A tale of two Wayfarer tickets

Confusingly, being in Cheshire means that we have access to not one but two Wayfarer tickets for getting out and about certain places using public transport. They are very different as I discovered when I asked for one a bus to Buxton one day; what I got wasn’t the ticket that I expected!

What I had expected to get for my money was Transport for Greater Manchester’s Manchester Wayfarer ticket. For the £10 adult tariff, you can have a sheet of folded card where you scratch off the year, month and day for when you want to make use of it. The fact that it’s a multi-modal ticket makes it really useful because you can mix and match train and bus services on a day out.

The extent of the rail network in which the Manchester Wayfarer is valid is more than that in Greater Manchester itself with parts of Cheshire, Lancashire and Derbyshire included. Looking at the full map will tell you where you can go using the ticket.

The region within which the Manchester Wayfarer can be used on bus services is greater than with trains. Looking at the full map shows that parts of Staffordshire and West Yorkshire are included along with those in the validity area for train travel. It really strikes me that a day out from Manchester to Ashbourne becomes a possibility and there’s a lot to be said for that flexibility.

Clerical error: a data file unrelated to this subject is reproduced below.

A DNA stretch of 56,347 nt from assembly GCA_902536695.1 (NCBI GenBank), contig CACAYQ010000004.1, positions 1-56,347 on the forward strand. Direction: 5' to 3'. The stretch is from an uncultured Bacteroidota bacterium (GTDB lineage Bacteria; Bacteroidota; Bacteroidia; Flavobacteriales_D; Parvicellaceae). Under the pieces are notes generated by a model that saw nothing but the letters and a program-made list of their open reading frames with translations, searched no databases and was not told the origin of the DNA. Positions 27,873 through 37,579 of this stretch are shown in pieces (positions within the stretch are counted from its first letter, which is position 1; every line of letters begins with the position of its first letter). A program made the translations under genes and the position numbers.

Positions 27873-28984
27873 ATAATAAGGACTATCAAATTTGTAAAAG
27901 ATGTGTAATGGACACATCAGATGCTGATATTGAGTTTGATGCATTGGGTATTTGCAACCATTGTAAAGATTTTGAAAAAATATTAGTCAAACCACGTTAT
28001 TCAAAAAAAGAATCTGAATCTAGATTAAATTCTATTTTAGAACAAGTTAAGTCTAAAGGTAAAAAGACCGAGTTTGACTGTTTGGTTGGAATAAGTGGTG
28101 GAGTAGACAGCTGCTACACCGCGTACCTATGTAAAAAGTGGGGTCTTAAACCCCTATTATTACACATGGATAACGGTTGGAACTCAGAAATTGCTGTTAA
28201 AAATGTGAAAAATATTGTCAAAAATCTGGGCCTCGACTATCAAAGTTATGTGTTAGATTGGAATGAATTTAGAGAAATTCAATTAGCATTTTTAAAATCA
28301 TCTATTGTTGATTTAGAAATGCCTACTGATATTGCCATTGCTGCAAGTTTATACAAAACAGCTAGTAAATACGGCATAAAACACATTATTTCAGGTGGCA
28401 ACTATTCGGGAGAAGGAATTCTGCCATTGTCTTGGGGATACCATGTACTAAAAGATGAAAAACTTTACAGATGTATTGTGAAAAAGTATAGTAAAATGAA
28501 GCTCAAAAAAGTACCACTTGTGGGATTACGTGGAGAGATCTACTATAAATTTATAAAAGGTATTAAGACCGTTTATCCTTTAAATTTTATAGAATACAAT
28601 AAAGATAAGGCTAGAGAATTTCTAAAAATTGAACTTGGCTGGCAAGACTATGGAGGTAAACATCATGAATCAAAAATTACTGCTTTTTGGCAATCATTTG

In addition to the £10 adult ticket, there are other Manchester Wayfarer ones. For instance, there’s a £5 one for folk aged from to 15 or 60 and over along with holders of the National Concessionary Travel Pass. There’s a group one too for £20 that is an option for family groups. The maximum number of folk over the age of 15 for this four person ticket is two but that still suffices for days out with kids in tow.

What I got on that bus that Sunday morning was a Derbyshire Wayfarer ticket printed using the vehicle’s ticket machine. This, as the name suggests, is for train and bus travel within Derbyshire and to only certain points outside the county’s boundaries. One of these is Macclesfield but the centres of Sheffield, Burton-on-Trent and Uttoxeter also gain coverage on journeys to and from the county. That Stockport wasn’t included became clear to me on attempting to travel to there from Buxton on the 199 bus service that then was operated by Trent Barton. The Wayfarer got me as far as the county boundary and another ticket was needed to get me the rest of the way, highlighting that I didn’t have the Wayfarer ticket that I though I had.

The adult version of the Derbyshire Wayfarer costs £11.10 and allows you to have a child under the age of 16 travelling with you without need for another ticket. There’s a concessionary version too for £5.55 which bizarrely allows you to bring a dog instead of a child and there I was thinking that dogs didn’t need tickets for using public transport! There’s a group ticket too for £20 that has the same rules as per its Manchester namesake. That’s not because Beeston and Nottingham train stations sell variants costing £15.80 for the adult version and £7.90 for its concessionary counterpart so that you can explore parts of Derbyshire with one of those stations as your starting (and ending) point.